Don't be shy: Live large, Goldman!

Goldman-Sachs employees should ignore their CEO's call to lay low. Their patriotic duty is to spend, spend, spend

Published August 4, 2009 2:38PM (EDT)

Goldman Sachs employees are being told "to avoid making big-ticket, high-profile purchases," reports The New York Post. HTWW understands CEO Lloyd Blankenship's worries about a conspicuous consumption public relations disaster, but this is  he wrong move right now. The U.S. economy needs more consumer spending, not less! Pay attention to the news Lloyd -- the latest figures from the Bureau of Economic Analysis, released Tuesday, show that, after an upward blip fueled by stimulus payments in May, personal income took a big hit in June, falling by 1.3 percent, the worst month-to-month performance in four years.

Recent weeks have seen a more convincing cluster of economic green shoots than at any other period since the financial crisis began, but the new data on income and spending are an unwelcome reminder of how fragile any future recovery will be. The downward pressure on income is directly tied to continuing job losses. Although early estimates suggest that the July job loss figures may be the least horrible witnessed so far in 2009, even the optimists are expecting another 300,000 more jobs gone. The ongoing carnage will continue to encourage Americans to save, especially if they digest depressing stories such as the one penned by the New York Times' Michael Luo this morning, which informs us that "income losses for workers who are let go in a recession can persist for as long as two decades."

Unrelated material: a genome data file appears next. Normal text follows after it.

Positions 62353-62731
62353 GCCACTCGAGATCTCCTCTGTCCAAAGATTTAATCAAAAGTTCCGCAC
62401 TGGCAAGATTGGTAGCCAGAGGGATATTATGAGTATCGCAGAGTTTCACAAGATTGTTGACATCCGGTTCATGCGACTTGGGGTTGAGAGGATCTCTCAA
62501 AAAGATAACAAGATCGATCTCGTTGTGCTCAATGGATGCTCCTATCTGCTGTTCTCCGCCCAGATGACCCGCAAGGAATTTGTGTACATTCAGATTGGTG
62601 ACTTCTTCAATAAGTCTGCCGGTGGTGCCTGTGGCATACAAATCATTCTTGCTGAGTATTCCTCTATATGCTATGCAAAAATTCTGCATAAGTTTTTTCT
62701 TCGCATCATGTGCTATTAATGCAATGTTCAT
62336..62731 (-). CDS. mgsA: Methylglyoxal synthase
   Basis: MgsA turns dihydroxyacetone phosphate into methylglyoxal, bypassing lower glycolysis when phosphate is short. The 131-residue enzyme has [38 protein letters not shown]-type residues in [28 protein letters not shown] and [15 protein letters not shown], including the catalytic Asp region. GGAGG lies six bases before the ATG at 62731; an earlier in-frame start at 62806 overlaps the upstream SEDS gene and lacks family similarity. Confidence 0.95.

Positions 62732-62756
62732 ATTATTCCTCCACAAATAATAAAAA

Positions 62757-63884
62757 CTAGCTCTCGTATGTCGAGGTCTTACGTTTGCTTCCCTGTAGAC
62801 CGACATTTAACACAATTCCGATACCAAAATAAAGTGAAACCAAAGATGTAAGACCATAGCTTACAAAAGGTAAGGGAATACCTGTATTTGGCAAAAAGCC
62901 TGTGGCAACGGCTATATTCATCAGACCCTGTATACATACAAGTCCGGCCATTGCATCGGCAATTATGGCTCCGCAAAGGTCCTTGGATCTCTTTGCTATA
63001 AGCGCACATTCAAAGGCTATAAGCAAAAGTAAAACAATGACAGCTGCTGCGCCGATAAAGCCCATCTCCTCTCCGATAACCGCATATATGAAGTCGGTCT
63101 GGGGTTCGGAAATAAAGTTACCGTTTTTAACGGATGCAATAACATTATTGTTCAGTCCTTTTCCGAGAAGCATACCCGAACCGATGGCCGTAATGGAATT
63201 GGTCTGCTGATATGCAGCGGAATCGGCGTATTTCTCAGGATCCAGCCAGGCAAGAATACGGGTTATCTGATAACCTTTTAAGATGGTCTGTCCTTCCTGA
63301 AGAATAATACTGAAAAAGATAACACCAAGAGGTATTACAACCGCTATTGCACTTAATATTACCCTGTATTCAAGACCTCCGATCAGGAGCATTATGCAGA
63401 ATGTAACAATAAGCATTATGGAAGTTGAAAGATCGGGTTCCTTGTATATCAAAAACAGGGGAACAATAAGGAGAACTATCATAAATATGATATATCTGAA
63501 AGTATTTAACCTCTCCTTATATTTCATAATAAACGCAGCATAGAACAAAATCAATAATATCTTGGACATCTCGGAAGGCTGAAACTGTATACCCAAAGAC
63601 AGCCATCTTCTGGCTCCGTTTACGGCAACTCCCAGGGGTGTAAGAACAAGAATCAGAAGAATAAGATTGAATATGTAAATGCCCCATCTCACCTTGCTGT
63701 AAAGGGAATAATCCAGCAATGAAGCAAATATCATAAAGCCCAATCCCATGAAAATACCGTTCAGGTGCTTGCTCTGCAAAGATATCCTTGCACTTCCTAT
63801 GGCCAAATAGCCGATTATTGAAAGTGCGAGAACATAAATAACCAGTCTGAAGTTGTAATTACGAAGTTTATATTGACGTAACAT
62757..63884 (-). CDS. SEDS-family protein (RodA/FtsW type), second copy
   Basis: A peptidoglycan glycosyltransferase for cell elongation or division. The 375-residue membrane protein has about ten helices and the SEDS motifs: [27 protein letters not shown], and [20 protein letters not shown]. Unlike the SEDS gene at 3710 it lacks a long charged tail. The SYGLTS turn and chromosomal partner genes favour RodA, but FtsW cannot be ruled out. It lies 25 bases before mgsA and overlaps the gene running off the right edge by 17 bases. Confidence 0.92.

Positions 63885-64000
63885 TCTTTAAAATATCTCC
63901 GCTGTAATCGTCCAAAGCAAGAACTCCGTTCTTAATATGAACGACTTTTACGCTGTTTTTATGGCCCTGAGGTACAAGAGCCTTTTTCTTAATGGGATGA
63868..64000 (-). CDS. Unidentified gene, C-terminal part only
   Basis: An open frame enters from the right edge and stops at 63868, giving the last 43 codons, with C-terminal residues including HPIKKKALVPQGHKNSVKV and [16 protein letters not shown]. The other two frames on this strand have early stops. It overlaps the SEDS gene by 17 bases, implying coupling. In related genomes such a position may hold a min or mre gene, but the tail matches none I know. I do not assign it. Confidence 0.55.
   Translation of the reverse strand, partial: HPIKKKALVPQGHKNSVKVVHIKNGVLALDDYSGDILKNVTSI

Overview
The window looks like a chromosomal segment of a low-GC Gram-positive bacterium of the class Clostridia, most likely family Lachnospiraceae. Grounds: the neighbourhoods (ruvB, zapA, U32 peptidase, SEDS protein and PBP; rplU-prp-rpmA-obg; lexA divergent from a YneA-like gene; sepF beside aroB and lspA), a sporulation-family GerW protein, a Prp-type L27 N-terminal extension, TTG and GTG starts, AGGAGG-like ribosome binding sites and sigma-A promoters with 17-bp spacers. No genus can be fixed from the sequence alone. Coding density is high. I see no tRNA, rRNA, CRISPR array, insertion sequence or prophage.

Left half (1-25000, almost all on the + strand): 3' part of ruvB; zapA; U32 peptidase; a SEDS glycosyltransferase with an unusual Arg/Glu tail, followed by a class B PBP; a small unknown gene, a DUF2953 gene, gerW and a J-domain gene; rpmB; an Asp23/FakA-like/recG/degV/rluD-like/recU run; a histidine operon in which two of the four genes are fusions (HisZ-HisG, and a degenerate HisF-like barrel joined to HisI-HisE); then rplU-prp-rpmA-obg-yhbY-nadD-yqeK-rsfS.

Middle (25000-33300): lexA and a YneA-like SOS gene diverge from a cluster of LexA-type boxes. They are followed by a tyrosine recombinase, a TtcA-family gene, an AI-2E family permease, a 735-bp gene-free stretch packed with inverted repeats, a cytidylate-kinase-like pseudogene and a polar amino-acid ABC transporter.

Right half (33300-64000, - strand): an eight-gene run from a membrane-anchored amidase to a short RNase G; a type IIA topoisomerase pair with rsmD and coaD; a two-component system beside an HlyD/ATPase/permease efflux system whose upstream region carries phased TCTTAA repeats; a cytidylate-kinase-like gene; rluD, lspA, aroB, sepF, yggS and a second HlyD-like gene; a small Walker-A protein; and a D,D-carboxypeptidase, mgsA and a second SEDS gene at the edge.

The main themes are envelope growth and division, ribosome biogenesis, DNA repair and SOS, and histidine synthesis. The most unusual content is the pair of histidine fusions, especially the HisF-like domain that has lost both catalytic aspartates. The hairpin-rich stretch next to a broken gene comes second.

So suck it up Goldman employees! Stiffen your lip and ignore the slings and arrows of outraged vampire-squid haters. Go out there and buy a new yacht. Splurge at the priciest restaurant you can find. Get a tricked out Caddy and wear as much gold as you can wrap around your wrists. We need you now, like never before.

By Andrew Leonard

Andrew Leonard is a staff writer at Salon. On Twitter, @koxinga21.

MORE FROM Andrew Leonard

Related Topics ------------------------------------------

Bank Bailouts Goldman Sachs Great Recession How The World Works U.s. Economy Wall Street